There are very serious problems in the natural world at this time in our history and I am forever reading depressing reports on various different species of how they and their habitats are declining. I have seen this with my own eyes over 40 plus years of observing wildlife in the UK and still cast my mind back to memories of childhood sightings that would be impossible to imagine in today’s world. I live in hope that things can change and we can redress the balance very soon before we lose any more valuable biodiversity.
In amongst all of the depressing news a few species have reversed the trends and actually increased their numbers and a number of species have established themselves in UK from continental Europe. Since 1990 seven new species of dragonfly have been recorded in the UK which is quite a lot in a short space of time.
So why have some species been able to increase in such troubled times? There are many answers to this question and impossible to fully
here but a number of the reasons can be seen and felt on a daily basis right here in Surrey. As in everything I write about nature and the environment, the weather is at the root of many of the changes.
The above mentioned dragonflies species are among a number of species that are regular breeding species in central and southern Europe and with the rising temperatures that we have been experiencing in the UK over the last 30 years it is not that surprising that these insects have colonised the UK. These heat loving insects have been joined by a number of other continental regulars. Butterflies are another good indicator group into how the temperature is warming up with the Clouded Yellow being a good example of this. Once a very erratic migrant species arriving in tiny numbers if at all or on mass over southern England this species never used to be able to survive the UK winters and perished with the cold. In recent years they have now become resident on the south coast and survive the winters and can have 2 broods each year!
Things have moved fast in the last 30 years. There are numerous insects that have benefited from the warmer climate and some species that were on the edge of their range have spread greatly, the impressive Golden-bloomed Grey Long Horn beetle and Jersey Tiger moth are 2 very impressive examples.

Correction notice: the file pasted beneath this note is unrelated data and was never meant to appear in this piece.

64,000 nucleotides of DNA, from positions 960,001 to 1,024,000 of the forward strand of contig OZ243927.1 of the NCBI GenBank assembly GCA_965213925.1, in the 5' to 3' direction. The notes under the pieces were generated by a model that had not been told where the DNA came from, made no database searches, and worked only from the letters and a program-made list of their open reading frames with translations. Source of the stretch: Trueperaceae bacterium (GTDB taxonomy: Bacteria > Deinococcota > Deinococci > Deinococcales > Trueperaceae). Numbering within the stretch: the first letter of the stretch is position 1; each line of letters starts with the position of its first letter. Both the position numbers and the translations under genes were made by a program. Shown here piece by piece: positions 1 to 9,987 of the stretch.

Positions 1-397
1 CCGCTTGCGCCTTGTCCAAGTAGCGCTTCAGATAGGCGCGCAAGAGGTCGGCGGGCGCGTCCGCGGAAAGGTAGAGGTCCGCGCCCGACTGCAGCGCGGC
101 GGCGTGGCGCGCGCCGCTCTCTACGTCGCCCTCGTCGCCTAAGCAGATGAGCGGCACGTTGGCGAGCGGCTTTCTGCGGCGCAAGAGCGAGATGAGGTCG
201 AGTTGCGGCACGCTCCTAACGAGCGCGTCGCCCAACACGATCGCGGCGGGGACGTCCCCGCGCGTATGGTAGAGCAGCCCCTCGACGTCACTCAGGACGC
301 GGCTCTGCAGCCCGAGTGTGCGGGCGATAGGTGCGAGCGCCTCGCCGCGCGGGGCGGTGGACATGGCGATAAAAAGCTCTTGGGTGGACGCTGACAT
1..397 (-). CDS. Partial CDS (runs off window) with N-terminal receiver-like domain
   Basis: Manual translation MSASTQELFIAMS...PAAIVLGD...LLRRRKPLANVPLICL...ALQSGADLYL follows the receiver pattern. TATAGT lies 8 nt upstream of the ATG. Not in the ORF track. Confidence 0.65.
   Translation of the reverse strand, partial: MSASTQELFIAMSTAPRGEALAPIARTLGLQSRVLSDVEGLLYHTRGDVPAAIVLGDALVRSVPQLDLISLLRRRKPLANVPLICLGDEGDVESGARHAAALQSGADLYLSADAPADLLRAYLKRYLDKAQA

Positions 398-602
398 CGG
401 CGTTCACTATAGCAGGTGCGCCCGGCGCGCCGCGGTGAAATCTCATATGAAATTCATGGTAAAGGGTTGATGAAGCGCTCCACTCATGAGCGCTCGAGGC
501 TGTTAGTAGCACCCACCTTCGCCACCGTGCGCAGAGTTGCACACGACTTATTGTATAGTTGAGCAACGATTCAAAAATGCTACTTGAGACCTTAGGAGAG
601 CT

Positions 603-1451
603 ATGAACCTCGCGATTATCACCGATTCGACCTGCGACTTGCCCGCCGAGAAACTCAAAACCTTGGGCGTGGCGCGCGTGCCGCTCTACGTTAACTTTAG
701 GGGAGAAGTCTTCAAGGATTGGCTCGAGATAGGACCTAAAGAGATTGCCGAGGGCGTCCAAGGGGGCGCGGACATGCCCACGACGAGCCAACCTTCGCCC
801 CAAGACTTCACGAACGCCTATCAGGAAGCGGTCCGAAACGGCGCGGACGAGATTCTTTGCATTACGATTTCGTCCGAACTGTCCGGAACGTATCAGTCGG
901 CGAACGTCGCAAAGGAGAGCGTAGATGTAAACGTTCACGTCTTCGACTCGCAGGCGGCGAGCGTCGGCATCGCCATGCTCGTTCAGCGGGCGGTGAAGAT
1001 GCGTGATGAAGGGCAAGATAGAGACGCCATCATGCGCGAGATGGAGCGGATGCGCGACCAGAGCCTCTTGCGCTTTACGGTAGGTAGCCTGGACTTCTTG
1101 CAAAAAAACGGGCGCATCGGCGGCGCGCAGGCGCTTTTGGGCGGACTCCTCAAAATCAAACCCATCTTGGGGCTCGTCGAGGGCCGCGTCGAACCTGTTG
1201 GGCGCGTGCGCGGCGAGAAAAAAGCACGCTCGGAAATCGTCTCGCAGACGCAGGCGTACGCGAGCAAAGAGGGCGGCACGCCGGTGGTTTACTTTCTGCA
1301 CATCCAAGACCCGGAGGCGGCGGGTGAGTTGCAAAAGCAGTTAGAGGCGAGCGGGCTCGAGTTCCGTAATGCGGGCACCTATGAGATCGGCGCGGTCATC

Insects are not the only group of animals that have done well because of the changing weather patterns and again I can remember over 30 years ago the afternoon that I saw my first ever Little egret. The first breeding record for the UK occurred in 1996 and there are now nearly 1000 pairs breeding in this country! The other winter a flock of 7 were seen in the water meadows on the edge of Guildford and it is not uncommon to see them around the county.
In general it is quite obvious to see that the warmer climate has encouraged a number of new species to the country and extended the range of others but that is not the whole story. This point really hit me five years ago when one sunny late July afternoon I watched a farmer cut hay on a field on the edge of Cranleigh. In the sky above were 3 Red Kites and 2 Common Buzzard and I recall jokingly recall saying that I felt like I was in Wales not south Surrey. Both of these species have increased populations greatly in the UK particularly over the last 25 years but the reasons for their increases are very different. The story of Red Kites in the UK has been well documented and from the first English reintroductions in 1989 this species has managed to spread out and it now can be frequently seen all over Surrey. The human intervention has undoubtedly helped this species recolonise various parts of its former range. The Common Buzzard spread from south west Britain all along the southern counties then northwards and is now found all over the UK. This species has managed to spread by filling gaps in the food chain and has greatly benefited from fewer gamekeepers and a reduction in the levels of specific insecticides.
Gamekeepering is always a controversial subject and one that will forever be argued but the evidence conclusively proves that the activity of game keepers in the past has had a detrimental effect on birds of prey numbers in the UK. Buzzards have shown that through lack of persecution they can survive and prosper although there are gamekeepers and some farmers that are now calling for licenses to be issued to control Buzzard numbers. I hope this kind of mentality does not become widespread again for the sake of all predatory species that suffered unjustifiably in the past.
We have seen a few examples of how species have and can prosper and the bottom line is that humanity has caused our wildlife to become depleted. Some of the examples discussed have shown how global warming has caused some species to become regular British species. The effects of this warming has encouraged warmth loving species but let’s not forget that it will have the opposite affect on cold loving species such as several fish and seabird species. It’s a complicated issue and time for some serious action to help our struggling wildlife. Nature is adaptable and can survive, it just needs a helping hand with some sensible management. We shall see what happens in the coming years. I’m hopeful that government will finally start taking our wildlife and environment more seriously.